Goose Island

Where most cities decide to use their islands for special purposes, say an historic prison or superb park, Chicago decided to go a different route and make an island of industry.  This is no natural island though.  It came into being by the city dredging a canal in the beautiful Chicago river to break off the east side.

On the south side sits a college that once housed the headquarters of Sara Lee.  Across the muddy river from it runs a large concrete plant where gravel is still brought in by barge.

Covering the east of the island are a Greyhound bus maintenance terminal, large mini-storage building, and solid waste transfer station.

The west side has a very sad boat dock and a Lexus car maintenance building(with the dealer being just the other side of the river), and a hazardous waste recycling building.

The center of the island houses an assortmant of industry and many small startup companies.  Automotive mechanic shops abound as well as grocery store distributors, a huge CTA materials warehouse, and a Fedex distribution center.  To top it off there is a dog hotel on the island.

The north side is the only section pleasing to the eye as the Mars(Wrigley) company has a few modern and attractive buildings with well mainicured, and well fenced, landscaping.

There is no reason for a tourist or even a local that is not employed on the island to visit it, unless you are one of the poor souls that must commute across Division Street.  That lone street being the only way to cross the island, where walking is usually faster than driving.

It is a shame this island has not been turned into a city park.  It is made for it.  A short walk from the beautiful neighborhoods of Wicker Park(Noble Square) to the west, Lincoln Park(Old Town or Cabrini-Green) to the east, River west to the south, and just across a bridge to the north for Lincoln Park(Ranch Triangle).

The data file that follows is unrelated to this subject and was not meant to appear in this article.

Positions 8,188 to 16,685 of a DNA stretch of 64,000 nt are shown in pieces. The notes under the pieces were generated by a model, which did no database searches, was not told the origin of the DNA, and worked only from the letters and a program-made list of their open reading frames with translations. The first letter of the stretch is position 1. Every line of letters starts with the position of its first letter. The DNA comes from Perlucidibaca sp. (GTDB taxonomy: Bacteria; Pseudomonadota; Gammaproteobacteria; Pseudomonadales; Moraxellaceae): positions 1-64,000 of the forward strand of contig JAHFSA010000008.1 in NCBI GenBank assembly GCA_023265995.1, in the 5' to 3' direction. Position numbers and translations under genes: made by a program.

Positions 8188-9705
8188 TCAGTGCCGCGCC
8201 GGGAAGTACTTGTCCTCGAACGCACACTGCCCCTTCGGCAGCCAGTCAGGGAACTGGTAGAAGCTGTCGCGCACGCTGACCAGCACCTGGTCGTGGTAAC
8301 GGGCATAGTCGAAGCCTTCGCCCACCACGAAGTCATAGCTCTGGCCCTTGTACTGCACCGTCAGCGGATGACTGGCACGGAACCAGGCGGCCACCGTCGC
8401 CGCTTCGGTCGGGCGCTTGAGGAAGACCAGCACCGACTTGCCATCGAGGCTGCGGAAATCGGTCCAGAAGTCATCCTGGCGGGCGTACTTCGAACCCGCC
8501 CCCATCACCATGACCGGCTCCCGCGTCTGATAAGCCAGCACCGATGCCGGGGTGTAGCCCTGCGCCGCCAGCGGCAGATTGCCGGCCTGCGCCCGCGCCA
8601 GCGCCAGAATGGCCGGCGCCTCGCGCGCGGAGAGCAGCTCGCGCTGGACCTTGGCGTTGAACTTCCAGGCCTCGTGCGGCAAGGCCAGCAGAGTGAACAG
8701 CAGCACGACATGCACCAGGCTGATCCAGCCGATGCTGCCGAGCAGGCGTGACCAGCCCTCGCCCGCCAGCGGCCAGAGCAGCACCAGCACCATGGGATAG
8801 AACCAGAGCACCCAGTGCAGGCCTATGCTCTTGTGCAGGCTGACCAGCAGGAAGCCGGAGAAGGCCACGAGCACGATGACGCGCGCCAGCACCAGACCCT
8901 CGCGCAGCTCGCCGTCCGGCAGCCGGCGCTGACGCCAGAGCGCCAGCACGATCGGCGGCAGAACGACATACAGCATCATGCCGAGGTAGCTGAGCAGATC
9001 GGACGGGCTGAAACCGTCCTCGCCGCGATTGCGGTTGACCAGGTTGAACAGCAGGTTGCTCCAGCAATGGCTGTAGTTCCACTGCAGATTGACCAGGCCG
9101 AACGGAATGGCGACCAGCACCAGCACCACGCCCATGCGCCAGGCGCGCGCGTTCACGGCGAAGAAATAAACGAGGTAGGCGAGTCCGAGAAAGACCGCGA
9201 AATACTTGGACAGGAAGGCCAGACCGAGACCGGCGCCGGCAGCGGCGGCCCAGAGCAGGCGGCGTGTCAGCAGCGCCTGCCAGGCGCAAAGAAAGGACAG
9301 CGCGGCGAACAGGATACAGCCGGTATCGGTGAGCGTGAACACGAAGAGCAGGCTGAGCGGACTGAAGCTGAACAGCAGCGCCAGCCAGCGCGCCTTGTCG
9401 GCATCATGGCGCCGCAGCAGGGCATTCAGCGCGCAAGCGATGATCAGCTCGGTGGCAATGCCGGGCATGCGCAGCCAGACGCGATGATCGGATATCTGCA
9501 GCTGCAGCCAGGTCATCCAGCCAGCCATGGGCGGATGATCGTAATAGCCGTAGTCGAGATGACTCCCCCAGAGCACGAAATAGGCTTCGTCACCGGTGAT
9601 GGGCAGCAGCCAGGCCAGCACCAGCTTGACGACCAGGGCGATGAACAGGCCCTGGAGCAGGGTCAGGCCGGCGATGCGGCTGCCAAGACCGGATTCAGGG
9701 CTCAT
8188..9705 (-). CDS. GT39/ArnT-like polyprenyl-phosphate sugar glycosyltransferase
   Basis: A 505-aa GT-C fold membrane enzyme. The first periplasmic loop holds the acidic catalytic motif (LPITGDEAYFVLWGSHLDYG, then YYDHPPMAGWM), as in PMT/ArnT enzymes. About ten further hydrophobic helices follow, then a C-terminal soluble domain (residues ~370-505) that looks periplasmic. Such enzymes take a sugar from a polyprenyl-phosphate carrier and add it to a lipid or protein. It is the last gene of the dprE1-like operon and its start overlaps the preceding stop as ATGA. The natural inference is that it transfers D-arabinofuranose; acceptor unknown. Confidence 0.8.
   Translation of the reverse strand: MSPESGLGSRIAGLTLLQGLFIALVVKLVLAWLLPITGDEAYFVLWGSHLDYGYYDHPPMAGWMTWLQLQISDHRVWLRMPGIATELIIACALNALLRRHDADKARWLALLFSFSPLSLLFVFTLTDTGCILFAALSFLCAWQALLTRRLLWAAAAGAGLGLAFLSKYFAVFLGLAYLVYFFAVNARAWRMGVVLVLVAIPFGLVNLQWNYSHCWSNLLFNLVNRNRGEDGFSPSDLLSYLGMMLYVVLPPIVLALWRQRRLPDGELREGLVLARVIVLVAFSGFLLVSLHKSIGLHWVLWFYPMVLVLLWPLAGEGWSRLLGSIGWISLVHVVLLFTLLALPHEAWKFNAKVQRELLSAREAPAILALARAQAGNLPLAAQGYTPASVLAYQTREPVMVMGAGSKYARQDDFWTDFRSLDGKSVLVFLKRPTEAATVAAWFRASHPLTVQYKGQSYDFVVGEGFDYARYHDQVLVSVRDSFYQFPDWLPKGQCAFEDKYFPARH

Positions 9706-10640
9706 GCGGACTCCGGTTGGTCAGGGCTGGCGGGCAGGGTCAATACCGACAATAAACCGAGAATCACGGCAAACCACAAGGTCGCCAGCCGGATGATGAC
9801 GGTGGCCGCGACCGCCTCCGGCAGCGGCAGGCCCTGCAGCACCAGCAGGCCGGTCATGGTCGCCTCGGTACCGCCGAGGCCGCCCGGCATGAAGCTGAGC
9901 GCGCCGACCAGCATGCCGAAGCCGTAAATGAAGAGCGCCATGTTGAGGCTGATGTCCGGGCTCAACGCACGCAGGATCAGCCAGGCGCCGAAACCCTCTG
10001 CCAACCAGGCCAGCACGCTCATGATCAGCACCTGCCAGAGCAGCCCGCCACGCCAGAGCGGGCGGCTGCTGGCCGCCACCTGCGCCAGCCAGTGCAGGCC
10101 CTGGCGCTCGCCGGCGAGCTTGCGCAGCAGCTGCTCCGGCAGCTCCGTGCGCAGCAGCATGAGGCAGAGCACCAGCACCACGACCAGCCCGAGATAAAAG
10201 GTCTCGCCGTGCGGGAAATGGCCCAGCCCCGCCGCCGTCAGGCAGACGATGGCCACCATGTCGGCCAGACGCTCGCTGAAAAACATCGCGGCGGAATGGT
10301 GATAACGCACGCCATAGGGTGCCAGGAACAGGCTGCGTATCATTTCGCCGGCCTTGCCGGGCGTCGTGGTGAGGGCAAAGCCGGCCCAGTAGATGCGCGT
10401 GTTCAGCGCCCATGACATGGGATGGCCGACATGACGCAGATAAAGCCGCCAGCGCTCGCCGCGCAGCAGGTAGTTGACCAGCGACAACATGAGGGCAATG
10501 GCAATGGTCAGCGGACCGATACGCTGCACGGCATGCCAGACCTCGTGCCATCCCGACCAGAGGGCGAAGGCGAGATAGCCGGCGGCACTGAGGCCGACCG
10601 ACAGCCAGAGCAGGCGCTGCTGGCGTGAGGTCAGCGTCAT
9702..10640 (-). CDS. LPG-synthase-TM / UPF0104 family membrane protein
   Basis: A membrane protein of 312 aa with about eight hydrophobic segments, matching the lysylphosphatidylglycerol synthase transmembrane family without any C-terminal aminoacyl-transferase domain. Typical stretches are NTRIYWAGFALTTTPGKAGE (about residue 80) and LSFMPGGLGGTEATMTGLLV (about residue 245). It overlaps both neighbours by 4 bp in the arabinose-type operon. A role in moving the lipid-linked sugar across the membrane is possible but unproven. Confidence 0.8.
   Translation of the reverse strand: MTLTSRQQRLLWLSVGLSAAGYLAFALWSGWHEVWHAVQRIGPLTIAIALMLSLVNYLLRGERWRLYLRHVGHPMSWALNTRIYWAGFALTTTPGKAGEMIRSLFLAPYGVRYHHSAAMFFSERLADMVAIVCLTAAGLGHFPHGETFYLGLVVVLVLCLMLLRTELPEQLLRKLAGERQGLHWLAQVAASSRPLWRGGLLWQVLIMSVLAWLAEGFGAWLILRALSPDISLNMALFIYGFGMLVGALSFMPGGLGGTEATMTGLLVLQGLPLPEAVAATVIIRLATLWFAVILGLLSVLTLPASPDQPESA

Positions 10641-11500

Come on Chicago and turn this dump of brick buildings and concrete into a fantastic park worthy of this great city where geese actually roam and grass and trees grow.


Kobarid, Slovenia

Tucked in the mountains on the extreme western edge of Slovenia is the tiny town of Kobarid.  You may be familiar with the town without knowing it as it featured in Ernest Hemingway’s A Farewell to Arms.  During World War I it was the front line between Italian and Austro-Hungarian forces. You should read up on it as the history is interesting.  After many battles the Italians retreated but were given the area after the war(Spoils to the victor). In the hills surronding the town you can still find trenches and embattlements, but those days of fighting are long past.  Now this beautiful area is a nature lovers and adverturers paradise.


The town proper has a small main street with a hotel and restaurants.  There is the Kobarid museum, a school, quite a few guide shops(one selling my favorite outdoor wear, Prana), and of course, houses.  Surrounding the town are a few campgrounds and mountains full of well marked trails, both hiking and biking.  But the main attraction is the Soca River.  This colorful river hosts kayakers, swimmers, and rafters.  There are a few bridges offering fantastic views.  By following little crystal clear streams that enter into the Soca you will come to some impressive slap(Slovenian for waterfall, perhaps named after the sound they make).


Make Kobarid a stop on your trip through Slovenia.  The campgrounds are fantastic(Detailed in another post), the pizza at the restaurants delicious, the river and waterwalls beautiful.  There is nothing not to like.  Kayak or raft down the river, hike or bike up the mountains, travel back to World World I by standing in the embattlements and visiting the museum.  Then spend a day relaxing , just staring at the mountains and breathing in the fresh air.